It's also highly flawed. The radioactivity of bananas comes from potassium. But the human body controls it's potassium content.. if there's too much, it gets flushed out. So eating bananas will not increase the amount of radioactive material in your body.
This is completely different for e.g. radioactive iodine, which adds to the body's inventory of radioactive material.
In all fairness, if you want to make a contribution that is worth co-authorship of a paper, you might need at least a good amateur telescope (maybe on the order of 10 inch aperture) and a CCD camera.
With such equipment, and clear skies, you can do photometric monitoring of stars (e.g. for outbursts, or planet transits). Asronomers always have the problem that big observatories focus on big telescopes, and it's difficult to do things that require small telescopes, but long-term monitoring.
One example would be monitoring of the transits of extrasolar planets, to detect timing anomalies (which could be caused by undetected additional planets). Or monitoring stars with planets detected by radial velocity variations, to discover eventual transits. Or monitoring of ongoing gravitational lens events... there are quite a few oportunities for amateurs.
Ubuntu has apparmor sandboxing of firefox as an option that's turned off by default, and even if you turn it on it's not sandboxed enough IMO (firefox can read and write almost anything in the user's home directory with the exclusion of just a few directories).
It's trivial to simply run Firefox under a different user id. I use about three applications that need to access the net (web, mail, chat), and each of them gets started (via a simple wrapper script) under a different, dedicated UID.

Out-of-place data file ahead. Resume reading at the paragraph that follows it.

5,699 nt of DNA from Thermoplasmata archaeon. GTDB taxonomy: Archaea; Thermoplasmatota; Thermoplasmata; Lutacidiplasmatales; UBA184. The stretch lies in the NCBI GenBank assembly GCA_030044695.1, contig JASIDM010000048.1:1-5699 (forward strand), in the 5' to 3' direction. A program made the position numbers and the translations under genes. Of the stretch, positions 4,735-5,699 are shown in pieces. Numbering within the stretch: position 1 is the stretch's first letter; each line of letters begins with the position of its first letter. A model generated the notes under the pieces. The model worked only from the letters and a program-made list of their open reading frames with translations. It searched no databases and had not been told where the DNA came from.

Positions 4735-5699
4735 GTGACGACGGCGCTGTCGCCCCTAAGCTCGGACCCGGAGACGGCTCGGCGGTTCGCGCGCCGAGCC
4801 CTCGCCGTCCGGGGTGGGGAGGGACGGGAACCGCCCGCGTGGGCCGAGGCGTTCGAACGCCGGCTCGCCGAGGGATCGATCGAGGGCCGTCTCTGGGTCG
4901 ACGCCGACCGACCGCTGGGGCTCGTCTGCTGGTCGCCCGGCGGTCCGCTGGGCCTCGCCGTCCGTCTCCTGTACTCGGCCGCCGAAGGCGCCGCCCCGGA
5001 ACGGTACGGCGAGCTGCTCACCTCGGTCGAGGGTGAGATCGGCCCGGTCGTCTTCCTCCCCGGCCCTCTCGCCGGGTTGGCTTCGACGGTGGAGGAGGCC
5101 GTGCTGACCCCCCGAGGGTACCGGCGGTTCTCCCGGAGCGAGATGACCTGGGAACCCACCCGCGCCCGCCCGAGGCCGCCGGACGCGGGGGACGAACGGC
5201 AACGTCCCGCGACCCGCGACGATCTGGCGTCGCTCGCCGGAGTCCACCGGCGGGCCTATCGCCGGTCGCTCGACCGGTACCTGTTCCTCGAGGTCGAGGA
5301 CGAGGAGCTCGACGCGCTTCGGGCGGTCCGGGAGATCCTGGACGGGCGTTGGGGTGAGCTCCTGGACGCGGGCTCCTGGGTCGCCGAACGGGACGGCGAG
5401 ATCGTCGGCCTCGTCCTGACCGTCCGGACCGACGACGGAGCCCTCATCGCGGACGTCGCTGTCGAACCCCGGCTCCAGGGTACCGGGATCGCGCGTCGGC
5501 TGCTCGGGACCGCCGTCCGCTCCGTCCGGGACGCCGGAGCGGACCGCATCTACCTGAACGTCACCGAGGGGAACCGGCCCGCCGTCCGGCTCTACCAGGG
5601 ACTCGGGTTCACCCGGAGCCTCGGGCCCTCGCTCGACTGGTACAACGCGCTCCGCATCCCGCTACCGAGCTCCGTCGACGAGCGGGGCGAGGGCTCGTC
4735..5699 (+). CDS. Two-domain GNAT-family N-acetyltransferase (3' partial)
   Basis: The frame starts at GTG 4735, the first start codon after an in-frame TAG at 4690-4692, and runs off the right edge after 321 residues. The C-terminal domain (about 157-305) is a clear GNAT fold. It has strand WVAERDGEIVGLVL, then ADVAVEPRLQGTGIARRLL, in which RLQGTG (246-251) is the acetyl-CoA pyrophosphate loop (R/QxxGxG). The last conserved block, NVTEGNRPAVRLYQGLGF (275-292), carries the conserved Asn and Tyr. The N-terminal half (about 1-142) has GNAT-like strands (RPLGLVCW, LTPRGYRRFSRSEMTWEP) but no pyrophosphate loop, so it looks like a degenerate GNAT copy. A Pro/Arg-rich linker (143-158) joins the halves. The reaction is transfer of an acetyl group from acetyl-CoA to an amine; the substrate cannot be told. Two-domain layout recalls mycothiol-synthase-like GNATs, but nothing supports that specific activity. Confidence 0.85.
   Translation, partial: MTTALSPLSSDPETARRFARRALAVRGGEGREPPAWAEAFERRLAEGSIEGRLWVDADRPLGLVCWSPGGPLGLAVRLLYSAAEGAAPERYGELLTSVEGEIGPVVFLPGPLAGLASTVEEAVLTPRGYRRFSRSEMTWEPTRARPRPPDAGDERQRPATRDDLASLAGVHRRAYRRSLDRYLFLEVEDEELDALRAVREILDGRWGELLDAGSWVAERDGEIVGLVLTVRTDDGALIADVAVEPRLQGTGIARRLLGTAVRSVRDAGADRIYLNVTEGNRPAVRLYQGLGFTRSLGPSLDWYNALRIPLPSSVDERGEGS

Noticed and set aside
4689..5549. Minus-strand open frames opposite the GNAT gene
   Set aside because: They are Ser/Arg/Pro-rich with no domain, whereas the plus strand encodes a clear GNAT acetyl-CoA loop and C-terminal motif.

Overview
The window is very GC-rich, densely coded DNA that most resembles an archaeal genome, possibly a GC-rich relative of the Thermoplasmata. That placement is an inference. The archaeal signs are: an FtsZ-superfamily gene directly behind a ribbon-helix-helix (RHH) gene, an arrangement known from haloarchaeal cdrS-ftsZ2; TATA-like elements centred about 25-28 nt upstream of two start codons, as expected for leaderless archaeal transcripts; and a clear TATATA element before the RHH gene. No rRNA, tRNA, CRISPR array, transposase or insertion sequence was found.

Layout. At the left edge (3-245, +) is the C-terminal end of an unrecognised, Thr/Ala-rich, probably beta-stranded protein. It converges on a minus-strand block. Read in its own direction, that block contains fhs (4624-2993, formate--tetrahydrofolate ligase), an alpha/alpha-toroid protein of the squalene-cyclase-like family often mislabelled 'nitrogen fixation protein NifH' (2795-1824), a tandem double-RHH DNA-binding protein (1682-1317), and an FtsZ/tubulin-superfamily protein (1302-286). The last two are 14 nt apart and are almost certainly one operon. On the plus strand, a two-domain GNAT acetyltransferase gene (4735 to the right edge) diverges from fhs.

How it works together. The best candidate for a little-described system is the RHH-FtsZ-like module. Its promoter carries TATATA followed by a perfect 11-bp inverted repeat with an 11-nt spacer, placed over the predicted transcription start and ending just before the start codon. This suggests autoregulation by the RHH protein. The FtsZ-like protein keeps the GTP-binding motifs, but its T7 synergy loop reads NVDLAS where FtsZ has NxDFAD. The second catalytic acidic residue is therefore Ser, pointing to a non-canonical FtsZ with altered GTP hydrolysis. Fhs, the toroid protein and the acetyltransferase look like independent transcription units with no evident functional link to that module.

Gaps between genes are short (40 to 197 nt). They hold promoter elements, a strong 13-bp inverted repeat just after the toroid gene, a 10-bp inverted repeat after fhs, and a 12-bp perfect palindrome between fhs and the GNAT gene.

..and their verification process was extremely intrusive and I know many people who just decided to stop using second life entirely over it. It involves basicaly forking over Credit Card information, in some cases a Birth Certificate, and yuor home address..
Totally wrong. Thanks to the relaxed privacy standards in the US of A, there's tons of readily available personal information in online databases that you can use to pass the age verification.
They measure cumulative size distribution (how many groups of size >= N) and churn (how many people leave the group for another one in a given period).
They are able to come up with a simple mathematical model for the behaviour of players (essentially: recruit people with diverse attributes/skills) that reproduces the observed data extremely well. And they also show that the alternative 'kinship' model (recruit people with similar attributes/skills) fails to reproduce the observed data.
I would say that their model does quite a good job at modeling some rather nontrivial data.
It's a big hit among the people who have the creativity to actually do something, rather than just consuming. It's a big fail with those who expect a game with a set goal, those who need to cling to someone/something telling them what to do.
I'm doing freeform roleplay, and it's great fun. There's plenty of roleplay communities in SL.
3 - Cut and Paste really isn't an issue anymore, either.
I beg to differ - it wasn't an issue, but now it is one. Once upon a time, every app supported the standard way of cut and paste (right and middle mouse button).. but now we have apps who do it like this, and others who want me to do Ctrl-C / Ctrl-V because someone thought it would be cool to emulate MS Windows and force me to get my hand from the mouse and to the keyboard. And then there are apps where cut and paste would work one way for some input fields, and the other way for some other input fields...
"The number of Unix installations has grown to 10, with more expected." -- The Unix Programmer's Manual, 2nd Edition, June, 1972